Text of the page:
We’ve been “rocking around the clock” to the Christmas music on Public Square this week.
The holiday spirit is palpable as Yuletide tunes of many different genres drift softly or swingingly from the red-and-green bedecked courthouse surrounded by a wall of pine trees and carefully swagged strings of lights radiating out toward the surrounding businesses.
Visitors to our quaint little square might think they’ve found a piece of Christmastime heaven right here in Leitchfield, and I have to admit it is about as charming as charming gets….right?
Well, of course it is, but…but…okay, maybe I’m a little bit of a “Scrooge.”
Christmas music has never really been my thing, and while I try really hard to get into the spirit and go with the musical flow, I keep getting closer and closer to investing in an excellent pair of ear plugs.
On the day the music began, I sat in wide-eyed fear at my desk inside of our glass-front office on the square. I must have looked like a wild animal just after it has realized it’s been caught in a trap because a co-worker quickly attempted to calm me down by saying “Maybe it won’t be so bad. It’s just like working in the mall.”
“OK,” I told myself, “I can handle this. It’s just like working at the mall.”
Now, I had to repeat this mantra a few (hundred) times throughout the day, but I made it home without even one Christmas-music induced anxiety attack and was pretty darn pleased with myself, if I do say so.
You might think this is the end of my story, but you’d be wrong. Very wrong. Because it was when I walked through the door of my little house a few blocks away from the office that I realized just how traumatic the next month was going to be.
I can hear the music in my house.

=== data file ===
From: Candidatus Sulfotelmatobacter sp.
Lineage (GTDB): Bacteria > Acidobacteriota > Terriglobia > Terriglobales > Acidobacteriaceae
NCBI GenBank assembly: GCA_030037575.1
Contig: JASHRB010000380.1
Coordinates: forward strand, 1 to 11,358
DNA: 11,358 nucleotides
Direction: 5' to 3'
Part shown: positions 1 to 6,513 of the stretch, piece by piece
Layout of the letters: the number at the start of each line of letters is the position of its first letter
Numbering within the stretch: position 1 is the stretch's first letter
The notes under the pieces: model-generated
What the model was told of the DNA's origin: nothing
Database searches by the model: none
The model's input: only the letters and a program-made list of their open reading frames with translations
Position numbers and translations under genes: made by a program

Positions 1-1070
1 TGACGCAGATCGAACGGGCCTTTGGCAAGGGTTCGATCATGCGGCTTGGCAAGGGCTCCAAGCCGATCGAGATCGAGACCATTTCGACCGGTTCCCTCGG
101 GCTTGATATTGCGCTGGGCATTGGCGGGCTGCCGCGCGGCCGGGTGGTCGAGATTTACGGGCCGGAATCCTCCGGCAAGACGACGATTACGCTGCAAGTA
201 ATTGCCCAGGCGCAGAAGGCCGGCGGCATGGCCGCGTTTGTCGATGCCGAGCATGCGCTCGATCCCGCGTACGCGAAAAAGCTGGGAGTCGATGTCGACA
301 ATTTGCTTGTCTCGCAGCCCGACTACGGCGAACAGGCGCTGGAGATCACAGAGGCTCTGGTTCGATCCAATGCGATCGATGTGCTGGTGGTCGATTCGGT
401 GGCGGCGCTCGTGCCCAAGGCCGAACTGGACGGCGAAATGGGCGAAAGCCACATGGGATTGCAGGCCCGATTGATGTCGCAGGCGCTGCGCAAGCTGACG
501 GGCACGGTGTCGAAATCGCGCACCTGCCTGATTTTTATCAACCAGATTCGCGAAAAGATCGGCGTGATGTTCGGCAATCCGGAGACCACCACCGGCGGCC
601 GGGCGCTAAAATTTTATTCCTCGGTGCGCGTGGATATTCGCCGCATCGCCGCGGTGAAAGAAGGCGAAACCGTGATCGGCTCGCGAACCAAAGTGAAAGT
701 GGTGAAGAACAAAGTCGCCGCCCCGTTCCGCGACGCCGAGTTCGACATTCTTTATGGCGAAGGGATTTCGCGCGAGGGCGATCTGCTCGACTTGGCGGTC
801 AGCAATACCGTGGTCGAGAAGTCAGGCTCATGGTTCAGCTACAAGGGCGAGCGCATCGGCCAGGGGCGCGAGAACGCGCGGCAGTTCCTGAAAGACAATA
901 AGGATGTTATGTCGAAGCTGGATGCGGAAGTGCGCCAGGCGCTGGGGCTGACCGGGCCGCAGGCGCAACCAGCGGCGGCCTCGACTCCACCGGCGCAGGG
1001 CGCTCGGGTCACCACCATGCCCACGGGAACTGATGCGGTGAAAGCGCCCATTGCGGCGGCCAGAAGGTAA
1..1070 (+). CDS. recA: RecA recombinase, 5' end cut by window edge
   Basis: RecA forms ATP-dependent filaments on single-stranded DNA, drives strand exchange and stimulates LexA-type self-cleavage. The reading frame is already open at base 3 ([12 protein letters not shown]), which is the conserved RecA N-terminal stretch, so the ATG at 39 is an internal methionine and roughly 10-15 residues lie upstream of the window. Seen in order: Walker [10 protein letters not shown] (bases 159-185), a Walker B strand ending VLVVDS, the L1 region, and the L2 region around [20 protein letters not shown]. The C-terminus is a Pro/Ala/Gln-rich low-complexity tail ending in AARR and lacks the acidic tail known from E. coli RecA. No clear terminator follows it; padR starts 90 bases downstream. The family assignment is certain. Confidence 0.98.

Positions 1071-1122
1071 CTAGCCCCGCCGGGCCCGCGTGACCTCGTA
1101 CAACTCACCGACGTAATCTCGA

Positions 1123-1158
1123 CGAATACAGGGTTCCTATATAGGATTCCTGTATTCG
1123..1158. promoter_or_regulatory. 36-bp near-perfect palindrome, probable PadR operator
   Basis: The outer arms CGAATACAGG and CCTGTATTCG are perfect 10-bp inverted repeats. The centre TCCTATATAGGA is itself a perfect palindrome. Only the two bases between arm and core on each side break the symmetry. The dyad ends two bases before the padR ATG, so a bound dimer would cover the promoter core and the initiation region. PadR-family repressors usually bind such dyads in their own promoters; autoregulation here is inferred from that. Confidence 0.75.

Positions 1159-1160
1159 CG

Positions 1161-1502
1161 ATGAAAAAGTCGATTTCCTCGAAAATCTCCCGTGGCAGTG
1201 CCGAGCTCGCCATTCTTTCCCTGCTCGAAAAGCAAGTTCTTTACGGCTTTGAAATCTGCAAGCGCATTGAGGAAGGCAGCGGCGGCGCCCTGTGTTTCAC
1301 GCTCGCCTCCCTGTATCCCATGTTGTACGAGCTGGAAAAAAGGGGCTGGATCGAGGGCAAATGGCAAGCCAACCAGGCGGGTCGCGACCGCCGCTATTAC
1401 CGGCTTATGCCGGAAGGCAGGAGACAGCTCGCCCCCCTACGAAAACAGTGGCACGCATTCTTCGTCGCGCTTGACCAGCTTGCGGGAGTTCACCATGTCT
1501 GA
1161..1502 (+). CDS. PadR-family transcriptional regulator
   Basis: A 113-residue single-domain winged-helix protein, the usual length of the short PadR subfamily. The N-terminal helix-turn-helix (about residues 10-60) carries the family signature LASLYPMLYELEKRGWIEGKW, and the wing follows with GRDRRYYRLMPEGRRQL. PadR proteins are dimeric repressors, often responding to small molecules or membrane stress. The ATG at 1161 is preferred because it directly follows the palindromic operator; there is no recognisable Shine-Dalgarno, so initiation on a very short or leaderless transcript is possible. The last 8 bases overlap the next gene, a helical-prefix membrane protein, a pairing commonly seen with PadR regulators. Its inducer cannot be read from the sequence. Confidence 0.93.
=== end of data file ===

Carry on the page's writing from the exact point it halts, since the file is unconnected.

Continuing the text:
At times it is soft, barely audible. At other times, it seems like my neighbors are hosting a rock concert. I can cover it up with the TV or the radio, or I can talk above it. But always, always it is there.
Throughout the evening and into the first night, I nervously tapped my foot and bit my nails, wondering how I’m going to deal with this never-ending stream of jolly tunes.
I waited as patiently as I could for the sweet relief of silence when the music finally ceased, but my waiting was all in vain. It never stopped. Not when I finished my dinner, not when I climbed into bed, not when I woke up humming “Holly, Jolly Christmas” at 3 a.m.
I considered calling my landlord and explaining that these are inhumane living conditions and I’m moving. Tomorrow.
I thought, too, about pleading on my hands and knees for them to at least put a timer on all this joy and shut it down at, say, 9 p.m. so I don’t have to hear it in my sleep.
But as I sit and write this, it is Day 3 of the assault … I mean …. music, and I have survived. Sure, I cover my ears and rock back and forth now and then (it doesn’t seem to help because the songs have seeped into my brain by this point), but the point is that I’ve survived.
I’ve heard that what doesn’t kill me can only make me stronger, so thanks to whoever thought up the ‘round-the-clock-Christmas-music-on-the-square’ idea. You’re making me stronger than I ever thought I could be.